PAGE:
27 September 2008

Past climate change drove mass extinction in Pakistan

Jeremy Hance, mongabay.com, September 26, 2008

Past climate change cut mammal biodiversity by over half in lost ecosystem

Research on long-vanished mammals in the Siwalik region of Northern Pakistan has yielded results relevant for today. In the span of two-and-a-half million years climate change caused a shift in Siwalik habitat from wet monsoon forest to savannah, dooming over half the mammal species to local extinction. The research was published by the Proceedings of the National Academy of Sciences.

Eight-and-a-half million years ago during the Miocene the Siwalik region was rich in mammal diversity. Findings include two giraffe species, five elephant-relatives, a hominid, horses, rhinos, antelope, mouse deer, bush pigs, and rodents. Although unlike any contemporary ecosystem surviving, it probably most resembled a cross-between Africa's tropical forest and savannah.

The massive climate shift caused the ecosystem's vegetation to change from broad-leaf plants and fruits to grasses. Studying the chemistry and wear of the tooth enamel of various herbivore specimens, researchers reconstructed how the changing ecosystem affected individual species. Some were able to adapt to the new dietary changes; others disappeared.

Mammals dependent on fruit were the first casualty at Siwalik. As soon as forests—and their fruit—disappeared these species vanished and were not replaced. Examples include a hominoid, two large pig-like species, four mouse deer species, and a hippo-like animal.

Modern-day giraffe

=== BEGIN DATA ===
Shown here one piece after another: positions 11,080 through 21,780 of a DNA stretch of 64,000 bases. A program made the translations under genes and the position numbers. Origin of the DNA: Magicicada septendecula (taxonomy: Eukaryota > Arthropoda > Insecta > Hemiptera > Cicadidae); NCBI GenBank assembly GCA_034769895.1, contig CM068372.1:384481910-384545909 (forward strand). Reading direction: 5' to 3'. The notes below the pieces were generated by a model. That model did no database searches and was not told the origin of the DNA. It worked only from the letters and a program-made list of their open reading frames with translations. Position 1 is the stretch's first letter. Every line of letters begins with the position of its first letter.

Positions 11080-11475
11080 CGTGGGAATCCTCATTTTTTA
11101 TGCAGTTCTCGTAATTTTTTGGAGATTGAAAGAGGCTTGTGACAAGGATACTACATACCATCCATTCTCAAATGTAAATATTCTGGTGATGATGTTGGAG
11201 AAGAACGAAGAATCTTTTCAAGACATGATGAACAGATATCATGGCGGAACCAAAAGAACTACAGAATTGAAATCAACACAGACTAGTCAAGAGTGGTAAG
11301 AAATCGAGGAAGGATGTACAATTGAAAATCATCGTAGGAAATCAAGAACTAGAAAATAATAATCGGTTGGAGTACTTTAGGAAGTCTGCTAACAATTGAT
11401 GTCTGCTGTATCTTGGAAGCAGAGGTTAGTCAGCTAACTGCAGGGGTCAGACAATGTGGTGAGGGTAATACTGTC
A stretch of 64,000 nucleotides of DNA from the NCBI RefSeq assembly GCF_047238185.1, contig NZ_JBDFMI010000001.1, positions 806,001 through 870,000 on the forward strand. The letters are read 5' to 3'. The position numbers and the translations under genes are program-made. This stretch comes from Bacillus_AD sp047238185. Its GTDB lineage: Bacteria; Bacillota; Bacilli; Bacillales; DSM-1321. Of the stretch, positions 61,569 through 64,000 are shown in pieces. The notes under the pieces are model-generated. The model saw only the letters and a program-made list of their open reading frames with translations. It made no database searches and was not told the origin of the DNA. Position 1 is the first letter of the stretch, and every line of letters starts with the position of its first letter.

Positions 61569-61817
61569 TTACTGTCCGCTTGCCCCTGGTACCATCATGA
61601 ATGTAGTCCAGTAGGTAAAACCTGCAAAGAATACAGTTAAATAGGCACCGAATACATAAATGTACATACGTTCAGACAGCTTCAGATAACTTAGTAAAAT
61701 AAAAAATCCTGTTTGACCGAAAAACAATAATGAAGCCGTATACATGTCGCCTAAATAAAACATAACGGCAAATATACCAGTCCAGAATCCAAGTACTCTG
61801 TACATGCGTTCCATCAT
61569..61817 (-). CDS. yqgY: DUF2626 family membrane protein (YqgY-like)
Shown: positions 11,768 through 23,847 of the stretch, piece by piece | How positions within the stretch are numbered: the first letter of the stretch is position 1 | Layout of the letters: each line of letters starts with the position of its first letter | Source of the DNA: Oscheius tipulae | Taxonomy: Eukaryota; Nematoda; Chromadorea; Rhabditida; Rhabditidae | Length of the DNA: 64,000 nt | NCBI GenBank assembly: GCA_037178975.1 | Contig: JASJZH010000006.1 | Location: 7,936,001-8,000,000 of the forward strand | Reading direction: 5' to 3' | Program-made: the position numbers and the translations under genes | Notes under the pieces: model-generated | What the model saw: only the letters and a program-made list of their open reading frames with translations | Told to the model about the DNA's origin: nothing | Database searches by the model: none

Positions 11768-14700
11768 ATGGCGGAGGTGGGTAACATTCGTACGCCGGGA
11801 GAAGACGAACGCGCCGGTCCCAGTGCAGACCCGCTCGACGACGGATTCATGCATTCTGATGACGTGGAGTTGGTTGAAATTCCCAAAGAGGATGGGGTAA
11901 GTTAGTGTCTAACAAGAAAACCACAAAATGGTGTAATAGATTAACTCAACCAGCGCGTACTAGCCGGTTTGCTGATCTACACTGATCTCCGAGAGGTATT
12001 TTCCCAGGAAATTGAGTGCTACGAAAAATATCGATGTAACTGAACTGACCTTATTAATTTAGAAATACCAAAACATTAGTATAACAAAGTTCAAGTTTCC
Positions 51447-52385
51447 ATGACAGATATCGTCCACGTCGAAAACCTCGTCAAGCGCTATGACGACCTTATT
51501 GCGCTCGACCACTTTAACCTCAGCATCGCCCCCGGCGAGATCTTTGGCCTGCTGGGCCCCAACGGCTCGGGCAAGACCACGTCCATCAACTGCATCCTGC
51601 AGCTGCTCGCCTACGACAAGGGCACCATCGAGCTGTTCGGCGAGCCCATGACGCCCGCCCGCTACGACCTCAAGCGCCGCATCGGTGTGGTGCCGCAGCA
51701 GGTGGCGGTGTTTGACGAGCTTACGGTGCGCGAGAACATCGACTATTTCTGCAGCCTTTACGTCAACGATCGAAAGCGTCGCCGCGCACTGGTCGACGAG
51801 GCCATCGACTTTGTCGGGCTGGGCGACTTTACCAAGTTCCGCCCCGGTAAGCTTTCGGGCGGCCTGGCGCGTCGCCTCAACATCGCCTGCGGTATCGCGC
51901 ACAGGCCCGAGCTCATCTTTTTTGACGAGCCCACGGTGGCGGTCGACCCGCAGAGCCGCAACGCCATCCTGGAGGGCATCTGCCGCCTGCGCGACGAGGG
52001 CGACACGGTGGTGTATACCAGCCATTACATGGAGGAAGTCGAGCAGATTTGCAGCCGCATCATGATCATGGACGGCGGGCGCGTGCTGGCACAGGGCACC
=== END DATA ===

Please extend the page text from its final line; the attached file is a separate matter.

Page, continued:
Mammals that lived off leaves and grass either adapted their diet to more grass, or were driven out. New immigrants, suited to the emerging savannah, colonized the new ecosystem.

"We see quite a different ecological profile of the kinds of mammals that coexisted after this climate change than before," said lead author Catherine Badgleys, an assistant professor of ecology and evolutionary biology at the University of Michigan. "It's clear that climate has had an impact on the ecological diversity of mammals in the area."

Such discoveries could only happen in a place like Siwalik. The sediments in Siwalik contain a two mile thick rock deposit with mammal specimens from 18 to 1 million years ago. It is the longest and best record of land-dwelling mammals. For their research, Badgley and her fellow researchers poured over 18,000 fossils representing 150 mammal lineages, or species descended from a common ancestor.

Badgely believes the research has relevance to contemporary climate change. "Climate is going to produce changes in ecological structure of all sorts of plants and animals around the world, now as in the past,” Badgley said. “The fossil record can help us understand how much—or how little—climate change is necessary to produce changes in ecosystems.”

For those who believe climate change may transform our existing forests into savannas the prognosis for biodiversity is grim.

Catherine Badgley, John C. Barry, Michele E. Morgan, Sherry V. Nelson, Anna K. Behrensmeyer, Thure E. Cerling, and David Pilbeam. Ecological changes in Miocene mammalian record show impact of prolonged climatic forcing. PNAS Online Early Edition August 18th, 2008.

Copyright mongabay 2007

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